Director: John Huston
Genre: Thriller/Psychological Thriller/Adventure Film
Language: English
Country: US

Thursday, 5 July 2012

Andrei Rublev [1966]

Andrei Rublev, the second feature film of Andrei Tarkovsky, is considered not only the Russian master’s greatest masterpiece, but also universally recognized a seminal film in the history of world cinema. Loosely based on the life and times of the legendary 15th century Russian icon painter, this staggering historical epic faced significant censorship issues upon its release on account of its bleak and disturbing nature, and political and religious content – consequently various versions of the film exist. Though technically a biopic, Tarkovsky imbued the film with a breathtaking scope that expanded far beyond the confines of that sub-genre. A series of loosely defined chapters is used as literary device to chronicle the journey of the medieval-era painter (stoically played by Anatoli Solonitsyn) through some of the most turbulent periods in Russian history filled with tyranny, religious oppression, famine, war, murderous rampage by Tartars, destruction of museums and churches, etc. These historical upheavals have been counterpointed against Rublev’s personal and religious crises, and his coming to terms with himself and his art. The grim content, minimalist structure, complex ideology, and austere mood were brilliantly emphasized by the stark B/W photography, leisurely pacing and an excellent (but sparsely used) score. The final chapter dealt with the making of the perfect bell for the Grand Prince, against all odds, by a young boy with burning passion and ambition named Boriska (superbly performed by Nikolai Burlyayev). Though seemingly a detour, this ravishing section formed the most unforgettable section of this majestic work. Panorama of Rublev’s artwork in resplendent colours was the parting masterstroke by the maestro.

Director: Andrei Tarkovsky
Genre: Drama/Religious Drama/Historical Epic/Biopic
Language: Russian
Country: Russia (erstwhile Soviet Union)

Wednesday, 4 July 2012

Ivan's Childhood [1962]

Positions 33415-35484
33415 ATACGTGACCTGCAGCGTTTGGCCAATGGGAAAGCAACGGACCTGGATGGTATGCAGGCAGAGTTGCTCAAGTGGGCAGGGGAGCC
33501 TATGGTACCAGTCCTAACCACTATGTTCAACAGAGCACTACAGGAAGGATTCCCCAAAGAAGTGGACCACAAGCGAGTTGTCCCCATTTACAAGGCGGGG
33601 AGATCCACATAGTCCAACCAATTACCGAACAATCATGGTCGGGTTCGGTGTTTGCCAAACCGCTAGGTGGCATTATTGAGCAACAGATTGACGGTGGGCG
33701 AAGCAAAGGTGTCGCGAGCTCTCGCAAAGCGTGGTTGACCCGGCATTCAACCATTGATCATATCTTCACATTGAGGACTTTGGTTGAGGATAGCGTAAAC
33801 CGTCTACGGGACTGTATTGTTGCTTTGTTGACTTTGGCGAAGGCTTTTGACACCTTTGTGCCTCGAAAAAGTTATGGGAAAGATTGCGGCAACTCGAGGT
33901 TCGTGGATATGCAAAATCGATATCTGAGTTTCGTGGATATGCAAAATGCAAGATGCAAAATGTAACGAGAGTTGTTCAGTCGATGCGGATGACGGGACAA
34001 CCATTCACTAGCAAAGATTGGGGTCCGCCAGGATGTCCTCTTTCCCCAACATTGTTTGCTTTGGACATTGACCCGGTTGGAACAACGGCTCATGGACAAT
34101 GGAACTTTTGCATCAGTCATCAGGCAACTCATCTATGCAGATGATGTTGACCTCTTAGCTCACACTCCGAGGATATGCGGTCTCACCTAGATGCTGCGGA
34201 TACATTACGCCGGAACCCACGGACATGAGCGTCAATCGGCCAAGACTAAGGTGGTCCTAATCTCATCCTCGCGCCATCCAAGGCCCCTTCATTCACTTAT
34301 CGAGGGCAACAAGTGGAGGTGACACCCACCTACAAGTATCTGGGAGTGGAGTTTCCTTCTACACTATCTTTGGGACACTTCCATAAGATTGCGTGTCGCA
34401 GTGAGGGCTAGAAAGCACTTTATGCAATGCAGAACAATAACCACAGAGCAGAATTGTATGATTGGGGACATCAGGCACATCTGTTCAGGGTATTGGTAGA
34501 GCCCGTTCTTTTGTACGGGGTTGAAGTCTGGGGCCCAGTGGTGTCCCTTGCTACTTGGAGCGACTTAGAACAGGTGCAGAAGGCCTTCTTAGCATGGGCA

Andrei Tarkovsky made just 7 feature films in his life, and it was the marvelous war-time drama Ivan’s Childhood that begun the celebrated (albeit not-so-prolific) journey of the Russian master filmmaker while also eliciting superlative praise from Bergman. Harrowing and poetic in equal measures, this was yet another fascinating addition to the pantheon of memorable movies made at the backdrop of WWII. This is the tale of the eponymous 12-year old boy (Kolya Burlayayev) whose process of growing up has been accelerated on account of the raving war that has engulfed his home as well as his family, thus emphasizing the bitter irony of the film’s title. His burning hatred for the Nazis, coupled with his ability to remain under the radar while entering into hostile enemy territory, has made him a key resource for the Russian army in order to collect information. Tarkovsky brilliantly juxtaposed the harrowing and war-ravaged reality with lyrical, melancholic, and at times, grotesque dream sequences, in order to present a heartbreaking account of the horrors and futility of wars. Though Ivan is the principal protagonist, the point-of-view regularly jumped to two other characters as well – the seemingly brusque but essentially humane Captain Kholin (Valentin Zubkov), and a young stone-faced lieutenant harboring feelings for a pretty young medic. The stark monochrome photography, exquisite usages of shadows and silhouettes, and canted camera angles, added a dash of expressionistic touch to the film’s bleak visuals of the devastated landscape, while the alternatingly lilting and jarring score did a great job at complementing the dream-reality duality that the director played with.